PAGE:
Are out parameters idiomatic in Rust?

Words: voutilad - - 19:17 16-10-2020

There is a pretty straightforward design pattern called "out parameters" that

you may have heard of before. In short, the question is, does your function

wear pants... err, I mean, does your function modify data like this:

That is, does your function return a value, or modify a parameter?

There are a number of different reasons you may or may not use one or the

other of these techniques in different langauges, and they often depend on

the semantics of the langauge itself.

In Rust, you almost always want to return a value from a function, that is,

prefer option one over option two. There are a few reasons for this.

The first is that it's generally semantically more accurate. Your function is

producing a value of some kind, so it should, well, produce a value.

Additionally, with Rust's relatively rich data type support, it's easy to do

things like return a tuple if you need to return more than one thing.

The second is that, in some languages and with some compilers, the out

parameter is a performance optimization that you as a programmer do by hand.

Imagine if I wasn't returning an i32, which is just a few bytes. The most

straightforward way of implementing the function in assembly is to copy the

return value from the function to its parent's stack. This also may be

required by your ABI. Now, I am not an expert here, so I am not 100% sure of

the exact current state of things, but at least in theory, optimizations can

be done by the compiler. This is a pretty well-known optimization, see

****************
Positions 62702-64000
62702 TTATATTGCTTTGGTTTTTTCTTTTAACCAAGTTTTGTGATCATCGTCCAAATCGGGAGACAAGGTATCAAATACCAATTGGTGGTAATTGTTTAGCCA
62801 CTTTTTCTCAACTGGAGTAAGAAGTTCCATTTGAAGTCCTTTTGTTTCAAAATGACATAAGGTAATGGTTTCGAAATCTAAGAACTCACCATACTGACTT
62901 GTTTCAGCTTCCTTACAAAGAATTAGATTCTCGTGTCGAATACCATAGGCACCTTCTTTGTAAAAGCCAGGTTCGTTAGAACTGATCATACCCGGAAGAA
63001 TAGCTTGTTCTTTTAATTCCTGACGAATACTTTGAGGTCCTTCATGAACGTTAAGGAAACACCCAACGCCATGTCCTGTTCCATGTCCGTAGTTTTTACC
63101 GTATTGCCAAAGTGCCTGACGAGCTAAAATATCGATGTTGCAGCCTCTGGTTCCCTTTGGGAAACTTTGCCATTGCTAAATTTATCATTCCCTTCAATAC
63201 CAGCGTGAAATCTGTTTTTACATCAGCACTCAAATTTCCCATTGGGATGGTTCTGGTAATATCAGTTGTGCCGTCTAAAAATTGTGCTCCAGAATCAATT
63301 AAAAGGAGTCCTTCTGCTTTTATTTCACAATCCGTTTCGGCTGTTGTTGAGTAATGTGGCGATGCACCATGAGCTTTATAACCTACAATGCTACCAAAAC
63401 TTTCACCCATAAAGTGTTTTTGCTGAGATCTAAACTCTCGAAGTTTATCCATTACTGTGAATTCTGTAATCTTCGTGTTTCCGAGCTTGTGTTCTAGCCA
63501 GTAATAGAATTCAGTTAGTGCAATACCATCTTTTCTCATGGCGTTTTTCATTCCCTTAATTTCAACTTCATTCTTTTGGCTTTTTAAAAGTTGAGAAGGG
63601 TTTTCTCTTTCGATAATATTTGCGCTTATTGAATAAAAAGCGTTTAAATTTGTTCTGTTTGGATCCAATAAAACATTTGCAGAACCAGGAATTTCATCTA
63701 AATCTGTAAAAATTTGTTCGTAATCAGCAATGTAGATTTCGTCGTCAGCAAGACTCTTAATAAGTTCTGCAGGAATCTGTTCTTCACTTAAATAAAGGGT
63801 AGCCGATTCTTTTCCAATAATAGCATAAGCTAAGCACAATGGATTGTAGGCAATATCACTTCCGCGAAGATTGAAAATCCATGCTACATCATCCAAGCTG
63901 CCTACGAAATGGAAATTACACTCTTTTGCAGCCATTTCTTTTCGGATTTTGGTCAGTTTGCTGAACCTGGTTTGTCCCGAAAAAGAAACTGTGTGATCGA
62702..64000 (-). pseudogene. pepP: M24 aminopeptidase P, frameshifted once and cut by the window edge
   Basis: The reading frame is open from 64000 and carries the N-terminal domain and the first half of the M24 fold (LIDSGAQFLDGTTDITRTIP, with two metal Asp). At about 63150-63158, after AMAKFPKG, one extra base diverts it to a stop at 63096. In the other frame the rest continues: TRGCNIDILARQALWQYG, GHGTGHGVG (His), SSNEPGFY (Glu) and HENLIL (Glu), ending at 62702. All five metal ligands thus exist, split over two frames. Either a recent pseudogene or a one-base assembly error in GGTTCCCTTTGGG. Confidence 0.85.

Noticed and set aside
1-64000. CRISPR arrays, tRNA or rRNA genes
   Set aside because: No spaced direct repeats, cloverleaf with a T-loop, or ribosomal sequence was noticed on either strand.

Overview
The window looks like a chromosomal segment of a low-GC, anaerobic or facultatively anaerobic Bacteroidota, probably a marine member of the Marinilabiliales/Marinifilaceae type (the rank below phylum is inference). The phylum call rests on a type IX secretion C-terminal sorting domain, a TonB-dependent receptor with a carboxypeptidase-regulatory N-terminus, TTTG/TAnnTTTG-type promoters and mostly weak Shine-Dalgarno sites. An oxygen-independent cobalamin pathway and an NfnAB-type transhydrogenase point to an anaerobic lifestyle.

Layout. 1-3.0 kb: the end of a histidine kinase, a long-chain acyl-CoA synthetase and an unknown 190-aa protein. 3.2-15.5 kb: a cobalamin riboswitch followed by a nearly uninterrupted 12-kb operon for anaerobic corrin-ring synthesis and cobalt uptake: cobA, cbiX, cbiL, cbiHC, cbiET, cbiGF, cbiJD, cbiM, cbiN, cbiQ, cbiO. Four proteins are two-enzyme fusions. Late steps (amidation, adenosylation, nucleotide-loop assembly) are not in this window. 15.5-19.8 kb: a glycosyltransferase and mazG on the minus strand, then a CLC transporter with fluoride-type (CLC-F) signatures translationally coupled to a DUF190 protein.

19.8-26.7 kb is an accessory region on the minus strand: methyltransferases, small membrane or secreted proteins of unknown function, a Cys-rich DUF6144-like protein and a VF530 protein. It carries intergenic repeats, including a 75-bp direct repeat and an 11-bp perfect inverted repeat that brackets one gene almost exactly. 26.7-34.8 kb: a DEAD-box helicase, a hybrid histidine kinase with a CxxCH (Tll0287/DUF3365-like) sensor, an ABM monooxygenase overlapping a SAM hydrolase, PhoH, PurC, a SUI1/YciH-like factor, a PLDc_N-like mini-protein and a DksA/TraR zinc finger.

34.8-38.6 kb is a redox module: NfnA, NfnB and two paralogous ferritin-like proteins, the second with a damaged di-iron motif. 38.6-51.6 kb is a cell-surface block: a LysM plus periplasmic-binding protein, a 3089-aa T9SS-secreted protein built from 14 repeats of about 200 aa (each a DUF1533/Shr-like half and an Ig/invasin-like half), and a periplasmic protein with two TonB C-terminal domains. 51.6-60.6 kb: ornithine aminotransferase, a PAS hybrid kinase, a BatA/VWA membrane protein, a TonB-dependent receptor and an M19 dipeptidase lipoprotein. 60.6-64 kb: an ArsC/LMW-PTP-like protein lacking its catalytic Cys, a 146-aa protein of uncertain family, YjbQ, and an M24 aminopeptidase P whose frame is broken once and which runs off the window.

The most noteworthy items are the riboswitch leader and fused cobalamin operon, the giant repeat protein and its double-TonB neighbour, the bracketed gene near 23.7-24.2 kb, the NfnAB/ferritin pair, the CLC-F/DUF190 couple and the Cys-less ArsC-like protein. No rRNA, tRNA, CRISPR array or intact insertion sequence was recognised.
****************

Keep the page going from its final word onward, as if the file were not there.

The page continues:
Wikipedia for more. But, I think

that we do already do this today in some cases, if I compile both of these


However, it is possible that this breaks for other examples, and so you may,

may, may want to move to an out parameter if you see extraneous copies appear

in your performance profiling.

C++ guarantees this optimization in certain circumstances; it would be really

nice for Rust to do so as well. My understanding is that's the intention.

There is one case where it is idiomatic to use an out parameter in Rust though.

That's when you are writing into some kind of buffer, and you want to be able

to allow your caller to provide the buffer to you, rather than making a new one.

This would allow the caller to re-use the same buffer for multiple operations.

(I say "buffer" here but really, this generalizes to any sort of grow-able

container, to be clear. I am using "buffer" in a loose sense here.)

You can see this play out in the Rust standard library. std::io::Read looks

like this:

This accepts a &mut [u8] rather than returning a new buffer. This allows

for significant savings by re-using a buffer. For example, in Chapter 2 of



we have this example:

We aren't quite properly re-using the buffer here, but we could modify this

to look like this:

Here, we create our string outside of the loop, and then on each iteration

of the loop, clear it. Clearing it does not deallocate the backing memory; it

only changes the length to zero. When the next line is read in, if it's smaller

than the existing size of the string, it won't allocate any new memory. This

would not be possible if stdin() returned a new String every time, so

even though the out parameter is a bit less nice to use, it can be much faster.

It took 26 releases of Rust for std::fs::read

and std::fs::read_to_string

to be added for this reason; we eventually did because in many cases, you don't

care about re-using the buffer, and these functions are nicer to use, but they

weren't included originally because they're pretty simple, and are built

on top of the re-usable solutions:

That said, I am exceedingly glad we did add them. It is a much nicer user


(You may be wondering "what's up with that inner function there?"... that

maybe deserves another post! It's not neccesary, strictly speaking, but is

another case of "the compiler does not do an optimization yet so write some

code in a strange way by hand.")